Google+
Close

Bench Memos

NRO’s home for judicial news and analysis.

Pimping the Constitution



Text  



The Washington Post reports today that “some activists on the left” have a bad case of Scalia envy.  That is, they wish they had someone on the left wing of the Supreme Court, with Justice Scalia’s intellectual firepower and wit but the opposite views, who could go toe to toe with him and speak for their liberal vision of the Constitution.

There are several points of interest in this article.  First, is it not odd that the views of no conservatives were consulted in the writing of it?  This plainly affects the credibility of the article.  The gravamen of the piece is that “liberal legal activists” think they have “no true liberal” champion on the Court today–and to sustain this view it is taken as given that (in the words of the University of Chicago’s Geoffrey Stone) there are at most “moderate liberals” on the high bench at the moment.  This would come as a surprise to less ideologically unhinged observers of the judicial behavior of John Paul Stevens, Ruth Bader Ginsburg, Stephen Breyer, and David Souter.  I can think of just one or two issues where these four are less extreme than liberal hero William Brennan–on the per se unconstitutionality of the death penalty, for instance, which Brennan justly failed to make a respectable view despite years of bleating about it.  But Barnes and Merida ring up no conservative sources who might question the “moderate” designation being applied to Stevens et al.  One can hardly imagine their writing a story about conservative hopes for future Court appointments without calling a few liberals for their perspective on such hopes.

Another view that goes unchallenged in the article, thanks to its omission of conservative voices, is that the conservative justices on the Court today are “conservative activists” (in the reporters’ own phrase), rather than devotees of judicial restraint.  Now I am probably more inclined to criticize conservative judicial activism than most right-of-center observers of the Court–I see it more often, and say so, with respect to the Second, Tenth, and Eleventh Amendments, for instance–but even I would strongly argue that activism is the exception rather than the rule for the so-called “conservative” justices.  At their best, which is often, the quartet of Roberts, Scalia, Thomas, and Alito are the only voices we have on the Supreme Court pretty consistently enunciating a more modest view of judicial authority in American politics.  Even when they stray, they do their best to ground their more vigorous uses of judicial power in the original understanding of the Constitution’s text and history.  In short, on the “right wing” of the Court today there are no unself-conscious judicial activists, nor any proponents of the “living Constitution” nonsense that Justice Brennan pushed so hard, and that the Stevens wing of today’s Court still lives by (with the occasional assist from Justice Anthony Kennedy).  The natural home of judicial activism today is on the judicial left.  Its counterpart is not, properly speaking, a judicial “right wing” of comparable activists, but a small band of jurists who do their utmost–not always successfully–to keep their politics, or anyone else’s, out of their jurisprudence.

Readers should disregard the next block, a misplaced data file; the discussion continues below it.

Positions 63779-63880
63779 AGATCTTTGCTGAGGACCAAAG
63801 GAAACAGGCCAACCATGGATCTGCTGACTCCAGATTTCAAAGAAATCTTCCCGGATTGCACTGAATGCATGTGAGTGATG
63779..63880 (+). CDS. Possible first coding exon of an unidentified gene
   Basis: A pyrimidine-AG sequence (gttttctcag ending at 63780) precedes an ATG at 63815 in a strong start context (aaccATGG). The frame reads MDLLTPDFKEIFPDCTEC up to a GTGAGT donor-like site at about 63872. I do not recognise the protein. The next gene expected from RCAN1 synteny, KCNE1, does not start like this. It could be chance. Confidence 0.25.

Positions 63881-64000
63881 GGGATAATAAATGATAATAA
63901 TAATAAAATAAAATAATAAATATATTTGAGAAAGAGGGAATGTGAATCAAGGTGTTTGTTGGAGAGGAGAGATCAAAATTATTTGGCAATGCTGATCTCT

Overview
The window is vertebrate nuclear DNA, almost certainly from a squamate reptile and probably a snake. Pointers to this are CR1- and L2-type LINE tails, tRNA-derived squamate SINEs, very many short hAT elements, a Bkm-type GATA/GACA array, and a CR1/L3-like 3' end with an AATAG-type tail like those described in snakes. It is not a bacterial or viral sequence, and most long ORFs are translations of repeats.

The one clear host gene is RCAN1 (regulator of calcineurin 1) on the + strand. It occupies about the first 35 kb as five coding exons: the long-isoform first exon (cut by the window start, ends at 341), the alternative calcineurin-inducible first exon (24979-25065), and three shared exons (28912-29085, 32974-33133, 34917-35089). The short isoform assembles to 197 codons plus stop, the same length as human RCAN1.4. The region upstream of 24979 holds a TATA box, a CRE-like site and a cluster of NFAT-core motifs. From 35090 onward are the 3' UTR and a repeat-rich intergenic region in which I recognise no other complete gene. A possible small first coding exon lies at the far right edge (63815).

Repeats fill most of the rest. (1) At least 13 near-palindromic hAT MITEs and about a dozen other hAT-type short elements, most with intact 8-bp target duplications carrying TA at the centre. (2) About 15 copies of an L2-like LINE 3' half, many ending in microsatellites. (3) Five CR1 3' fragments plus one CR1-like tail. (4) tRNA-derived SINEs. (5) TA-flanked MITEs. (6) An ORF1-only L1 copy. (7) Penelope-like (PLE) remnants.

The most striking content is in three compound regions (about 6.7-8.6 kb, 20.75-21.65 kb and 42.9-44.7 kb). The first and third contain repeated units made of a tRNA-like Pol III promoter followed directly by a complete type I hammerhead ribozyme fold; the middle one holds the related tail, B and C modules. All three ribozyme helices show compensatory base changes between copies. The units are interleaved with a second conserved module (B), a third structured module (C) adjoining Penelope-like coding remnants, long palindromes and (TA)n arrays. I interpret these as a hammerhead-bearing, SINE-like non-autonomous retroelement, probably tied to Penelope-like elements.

This was once thought to be the norm and ideal for constitutional law.  So what about the candid acknowledgment of all the liberals consulted for the story that their view of constitutional jurisprudence is frankly dictated by political ideology?  I suppose it might be said that grown-ups are past being shocked by such candor–in the same way one is no longer shocked at the sight of prostitutes on certain inner-city street corners–but the sight is still dismaying.  In this neighborhood of American liberalism, “activists” openly pine for a justice who “articulates a very clear idea of how [the Constitution] points to liberal and progressive outcomes.”  You’re deluding yourself if you think this entails fresh discoveries of what the Constitution itself, independently of ideological presuppositions, really means.  No, it entails the (further) enslavement of the Constitution to ideology, via a “heroic vision.”

If this sort of thing is understandable when it comes from people who have made a profession of politico-legal activism, what are we to make of the same kind of talk coming from leading legal academics?  Several are interviewed for the article, and the only one who does not openly avow a politicized view of the Constitution (as quoted here, anyway) is political scientist Christopher Eisgruber, provost of Princeton.  By contrast, law professors Geoffrey Stone (Chicago), Lani Guinier (Harvard), and Cass Sunstein (now at Harvard too) engage in enthusiastic pimping of the Constitution.  This ought to be–but in the rarefied circles of the legal professoriate’s highest altitudes it is not–an academic scandal.  As far as one can tell from this article, these teachers of future lawyers don’t give a hoot about the Constitution, except insofar as its vaguest phrases provide them with cover for the judicial imposition of policies that the historical Constitution does not command and that our republican institutions, answerable to voters, would reject.  Why should any constitutional scholar take such people seriously?  Why should any law student intent on actually learning something ever place himself under their tutelage?



Text  


Sign up for free NRO e-mails today:

Subscribe to National Review